Dear Justin,

I believe in the Crucial Conversations skills and I’ve seen them work. But sometimes, no matter what I seem to do, I get poor results. People still get offended, dig their heels in, etc. What should I do if the other person doesn’t want to change his or her behavior—or even dialogue with me—despite my efforts to use the skills?

Seeking Wisdom

Dear Seeking,

Great question. While it’s true that Crucial Conversations skills don’t fix everything, there are a few points that can help when at a loss with a challenging person or situation that doesn’t seem to be getting better:

  • Don’t forget motive. The best place to start when the ongoing conversation isn’t getting better is with our heart, our motive. What is it that you REALLY want? Do you want the other person to “change”? Or do you want to stay in dialogue and build a relationship? If you are hoping, wishing, and praying for the other person to change (believe me, I’ve been there), your behavior might become forceful, coercive, and maybe even manipulative (I’ve been there, too). Conversely, when we focus on dialogue, results, and relationships, we’re more likely to have an open approach to others, which yields much better results.
  • It takes work, a lot of work. Not too long ago, I asked a Crucial Conversations graduate what she had learned from the course and how she’d benefited. Her answer changed my perspective completely. She said, “I was in a thirty-year relationship that was struggling significantly. I learned the skills and went to work on it. I worked and I worked and I worked . . . and I can honestly say it’s gotten better.” Isn’t that interesting? What she DIDN’T say was “The other person is finally fixed,” or “Everything is perfect now.” She saw progress for what it was—progress. She wasn’t looking for perfection in the other person, but for improvement. Often we need to shift our expectations of what “progress” really looks like.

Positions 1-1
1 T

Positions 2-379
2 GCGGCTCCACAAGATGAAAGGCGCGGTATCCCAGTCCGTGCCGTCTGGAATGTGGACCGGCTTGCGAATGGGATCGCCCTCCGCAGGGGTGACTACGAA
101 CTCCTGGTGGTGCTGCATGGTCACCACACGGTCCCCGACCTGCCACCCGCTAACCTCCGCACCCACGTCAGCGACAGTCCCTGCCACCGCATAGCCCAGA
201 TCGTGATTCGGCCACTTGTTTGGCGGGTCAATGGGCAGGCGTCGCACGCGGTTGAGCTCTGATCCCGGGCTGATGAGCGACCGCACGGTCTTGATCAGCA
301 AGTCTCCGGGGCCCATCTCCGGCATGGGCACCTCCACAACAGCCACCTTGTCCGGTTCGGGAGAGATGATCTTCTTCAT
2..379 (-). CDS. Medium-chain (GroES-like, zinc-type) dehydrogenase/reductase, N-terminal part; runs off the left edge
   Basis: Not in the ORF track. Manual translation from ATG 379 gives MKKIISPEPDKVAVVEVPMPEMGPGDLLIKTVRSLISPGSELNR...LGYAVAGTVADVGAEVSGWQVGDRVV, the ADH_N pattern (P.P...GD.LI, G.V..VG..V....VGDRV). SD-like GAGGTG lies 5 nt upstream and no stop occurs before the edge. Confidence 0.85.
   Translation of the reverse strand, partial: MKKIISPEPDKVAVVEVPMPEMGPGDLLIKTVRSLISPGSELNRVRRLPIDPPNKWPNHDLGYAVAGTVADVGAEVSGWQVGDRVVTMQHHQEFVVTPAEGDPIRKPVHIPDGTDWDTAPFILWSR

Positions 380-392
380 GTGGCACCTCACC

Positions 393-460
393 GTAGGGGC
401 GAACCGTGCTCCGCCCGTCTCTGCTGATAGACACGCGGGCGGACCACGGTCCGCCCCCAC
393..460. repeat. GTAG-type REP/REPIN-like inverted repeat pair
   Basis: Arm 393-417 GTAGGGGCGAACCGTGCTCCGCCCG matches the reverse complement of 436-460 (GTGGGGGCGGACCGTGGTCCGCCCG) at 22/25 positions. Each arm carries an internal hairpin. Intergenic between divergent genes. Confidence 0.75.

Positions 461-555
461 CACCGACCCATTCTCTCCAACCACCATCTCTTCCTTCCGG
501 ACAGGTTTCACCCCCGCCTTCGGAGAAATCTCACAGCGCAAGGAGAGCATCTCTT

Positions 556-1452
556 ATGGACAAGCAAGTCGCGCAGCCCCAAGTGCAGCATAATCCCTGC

• Make it safe. I’ve come to realize that creating Safety can take time. Sometimes safety is created quickly in just one conversation and other times it requires more effort over a period of time. When we learn to think of safety as more than a quick-fix tactic, as a principle of creating Mutual Purpose and Mutual Respect, we realize how much time (and work) is required to establish a safety zone that allows for healthy dialogue. As much as we’d like painful, grievous, and frustrating situations to be resolved overnight, that’s not always possible. These things take time. So remember that safety is conversational and relational.
  • If all else fails . . . Sometimes we give a relationship all we’ve got and things still don’t improve. That’s the reality of life. In cases like this, we may choose to end the relationship (personal or professional) and move forward with our lives. Sometimes that means moving departments or ceasing to interact with a friend; either way that decision is personal. I find that if I care about the relationship at all, even if things are going very poorly, I owe it to myself and the other person to come back the next day and give it another shot . . . hopefully a better shot.

All the best,

Want to master these crucial skills? Attend one of our public training workshops in a city near you. Learn more at